After the establishment of the Catholic Church in the Sydney area and the first Bishop, Bede Polding OSB, it was in 1838 that Dean Lynch was travelling to the New England area. He rode on horseback over 300 miles from his presbytery in Maitland, visiting all the infant settlements in the area. He visited Byron Station and Newstead where Irish Catholics worked on the vast pastoral leases.

In 1851, Fr Tim McCarthy became the first resident priest at Armidale and the Inverell district was part of his pastoral route. He replaced Dean Lynch and he travelled even further to the border of Queensland.

In 1861, the first public school was established in River Street, Inverell. In that same year a sawn timber Catholic Church was opened at Bundarra but it was another 19 years before a resident priest came to the town. In those years, Fr John Davis conducted Masses and visited homesteads in that locality.

In 1868, Fr Francis Wenceslaus McLaughlin became the first Parish Priest of Inverell. He was only 26 years old and had been ordained the year before. He lodged and kept his horses with Senior Constable Festus John Farnsworth in the police barracks as there was no presbytery as yet. His vast parish in this district took him to Manilla, Goondiwindi, Moree and Wellingrove. Sometimes he travelled by sulky and at other times on horseback through all weathers. Fr McLaughlin became seriously ill at the end of 1868 and died in January 1869 from tuberculosis. His monument is very prominent in the early Catholic portion of the cemetery and he was the first person to be buried in that section.

In April of 1870, tenders were called by Fr G Hewitt for the first Catholic Church in Inverell and John Wilshire Pender, an architect from the Hunter Valley submitted his drawings. Fr Hewitt began raising money to erect the much needed church. By December of 1870 Mr Cheadle was appointed the successful contractor for the new church. On 15th June 1871, Bishop O'Mahony visited Inverell to offer Holy Mass in the almost completed church in Otho Street. There was neither floor nor roof but it seems that the weather was fine as His Lordship delivered a long, impressive and eloquent address to the large congregation. Bishop O'Mahony returned to dedicate and officially open the new church on 20th December 1871. Sadly, Fr Hewitt had been transferred to Sydney, but the new Parish Priest, Fr John Kelly, was there to welcome and host the Bishop.

The Inverell Argus described the new church as "a fine brick building, the interior walls were whitewashed and the furniture made of cedar. It was a credit to the town. Mr Cheadle, the contractor and Mr Hilton, the bricklayer, were praised for their excellent work."

In 1882, a Catholic church was established at Tingha, the first priest being Fr Joannes Pauley who was stationed at Bundarra.

January 1891, saw a Catholic mortuary chapel built in the old Catholic portion of the Inverell Cemetery. It was overseen by Dean Mitchell PP and cost £80. It was said at the time that it was the second Catholic mortuary chapel built in the colony of New South Wales, but there is no verification of this. His Lordship, Rev Dr Torreggiani, Bishop of Armidale, blessed the building.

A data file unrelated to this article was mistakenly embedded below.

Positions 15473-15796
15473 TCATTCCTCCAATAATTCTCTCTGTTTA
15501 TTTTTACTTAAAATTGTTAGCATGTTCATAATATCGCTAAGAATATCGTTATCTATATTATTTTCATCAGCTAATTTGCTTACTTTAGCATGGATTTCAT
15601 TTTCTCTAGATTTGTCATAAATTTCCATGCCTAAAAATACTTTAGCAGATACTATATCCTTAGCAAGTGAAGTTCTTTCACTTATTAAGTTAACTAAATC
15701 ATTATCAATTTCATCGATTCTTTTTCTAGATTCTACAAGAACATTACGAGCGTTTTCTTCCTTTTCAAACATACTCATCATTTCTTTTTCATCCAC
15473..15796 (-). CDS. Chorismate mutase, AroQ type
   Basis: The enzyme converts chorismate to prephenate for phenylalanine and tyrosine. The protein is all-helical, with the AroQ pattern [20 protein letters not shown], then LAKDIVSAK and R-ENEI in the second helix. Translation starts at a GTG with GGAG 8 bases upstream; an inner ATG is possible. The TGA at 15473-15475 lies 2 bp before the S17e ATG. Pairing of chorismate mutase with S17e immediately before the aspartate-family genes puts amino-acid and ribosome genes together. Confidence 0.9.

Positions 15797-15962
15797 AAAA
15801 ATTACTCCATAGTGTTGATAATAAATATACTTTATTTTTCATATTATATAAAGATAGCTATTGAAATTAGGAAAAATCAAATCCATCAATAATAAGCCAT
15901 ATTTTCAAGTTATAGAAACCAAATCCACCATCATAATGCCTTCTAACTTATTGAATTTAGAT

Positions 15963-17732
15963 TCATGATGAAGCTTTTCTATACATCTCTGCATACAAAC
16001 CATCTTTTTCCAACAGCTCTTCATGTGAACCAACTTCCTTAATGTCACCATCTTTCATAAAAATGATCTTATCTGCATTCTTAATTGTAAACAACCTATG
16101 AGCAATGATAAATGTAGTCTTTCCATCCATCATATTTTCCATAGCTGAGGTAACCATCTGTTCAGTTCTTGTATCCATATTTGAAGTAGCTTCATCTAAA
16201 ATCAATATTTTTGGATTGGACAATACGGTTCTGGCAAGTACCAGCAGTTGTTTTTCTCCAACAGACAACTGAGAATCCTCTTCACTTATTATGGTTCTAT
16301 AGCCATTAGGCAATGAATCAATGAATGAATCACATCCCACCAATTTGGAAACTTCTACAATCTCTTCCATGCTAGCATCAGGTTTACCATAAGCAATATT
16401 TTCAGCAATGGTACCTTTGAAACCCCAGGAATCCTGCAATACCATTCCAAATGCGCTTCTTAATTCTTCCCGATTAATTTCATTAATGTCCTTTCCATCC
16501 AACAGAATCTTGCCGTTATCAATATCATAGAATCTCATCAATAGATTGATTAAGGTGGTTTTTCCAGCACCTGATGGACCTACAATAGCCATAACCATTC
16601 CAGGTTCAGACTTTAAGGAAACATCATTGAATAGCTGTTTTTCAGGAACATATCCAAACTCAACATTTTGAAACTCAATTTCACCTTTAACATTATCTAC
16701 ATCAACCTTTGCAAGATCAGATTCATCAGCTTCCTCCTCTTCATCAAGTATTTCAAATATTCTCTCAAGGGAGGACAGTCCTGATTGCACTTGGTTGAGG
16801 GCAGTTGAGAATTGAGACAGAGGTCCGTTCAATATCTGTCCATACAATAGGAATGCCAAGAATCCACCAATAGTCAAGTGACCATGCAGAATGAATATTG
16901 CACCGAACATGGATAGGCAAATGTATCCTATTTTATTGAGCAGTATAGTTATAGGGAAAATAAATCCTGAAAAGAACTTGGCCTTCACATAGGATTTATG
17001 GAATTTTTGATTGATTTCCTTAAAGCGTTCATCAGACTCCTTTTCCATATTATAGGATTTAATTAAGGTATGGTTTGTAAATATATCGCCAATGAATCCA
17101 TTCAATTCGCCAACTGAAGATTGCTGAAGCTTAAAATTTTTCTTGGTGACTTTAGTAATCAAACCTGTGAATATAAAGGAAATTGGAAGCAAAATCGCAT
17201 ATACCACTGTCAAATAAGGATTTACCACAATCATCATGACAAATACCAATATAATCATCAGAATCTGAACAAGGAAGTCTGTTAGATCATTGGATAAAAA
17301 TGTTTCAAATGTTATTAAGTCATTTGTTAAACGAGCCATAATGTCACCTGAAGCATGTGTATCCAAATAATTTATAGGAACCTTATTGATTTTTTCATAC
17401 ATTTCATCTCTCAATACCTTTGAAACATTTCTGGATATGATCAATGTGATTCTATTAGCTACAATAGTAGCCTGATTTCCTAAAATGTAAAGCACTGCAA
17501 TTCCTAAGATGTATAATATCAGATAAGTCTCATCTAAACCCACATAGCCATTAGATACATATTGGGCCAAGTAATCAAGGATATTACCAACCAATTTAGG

St David's Catholic Church, Cherry Tree Hill, was opened and blessed in 1892 by Bishop Torreggiani, accompanied by Dean Mitchell, PP of Inverell, and several Sisters of Mercy. The Gothic featured Church was built on Owen McCosker's land.

Dean Mitchell died in October 1893 in St Vincent's Hospital, Sydney, and his body was brought back to Armidale to be interred. His good friend, Bishop Torreggiani, conducted the Requiem Mass in the Cathedral.

In 1897, Mother Mary Benignus Healy died aged 32. She was Mother Superior at the Sacred Heart Convent, Inverell. She is buried in the old Catholic portion of Inverell cemetery in the shadow of the then mortuary chapel.

1900 saw the opening of the boarding school for boys and girls at the convent and this continued until 1962.

This wooden building, staffed by the Sisters of St. Joseph, replaced the original school which was destroyed by a severe storm on December 11, 1888. The Sisters of St. Joseph withdrew to Tingha in December 1890. The Sisters of Mercy commenced teaching in Inverell on January 12, 1891.

In 1914, this brick school replaced the wooden building which became inadequate for the number of students. 

A high school was added to the existing buildings in 1930. It consisted of two large brick rooms, parallel to Vivian Street. One room housed First & Second Year and the other Third Year – the Intermediate class.

St Mary’s Ross Hill was officially opened as a School-Church Sunday, Nov 1, 1953 by Bishop Doody. The first intake of students did not take place until first term 1954. The school was built to accommodate sub-primary and infants children living west of the River in order to relieve overcrowding at Sacred Heart School. After completing Year 4, the students moved down to Sacred Heart School. This continued till 1963 when boy students attended Holy Trinity from year 4, girls still stayed at Sacred Heart. In 1969 St Mary’s became an all- girls Primary School from years 4-6. In 1975 the school closed and the pupils transferred to Holy Trinity.

Convent School 1889-1913
Sacred Heart School 1914
Tender for the first church
Inverell's First Catholic Church 1871-1904
Sacred Heart School 1934
St. Mary's School, Ross Hill 1953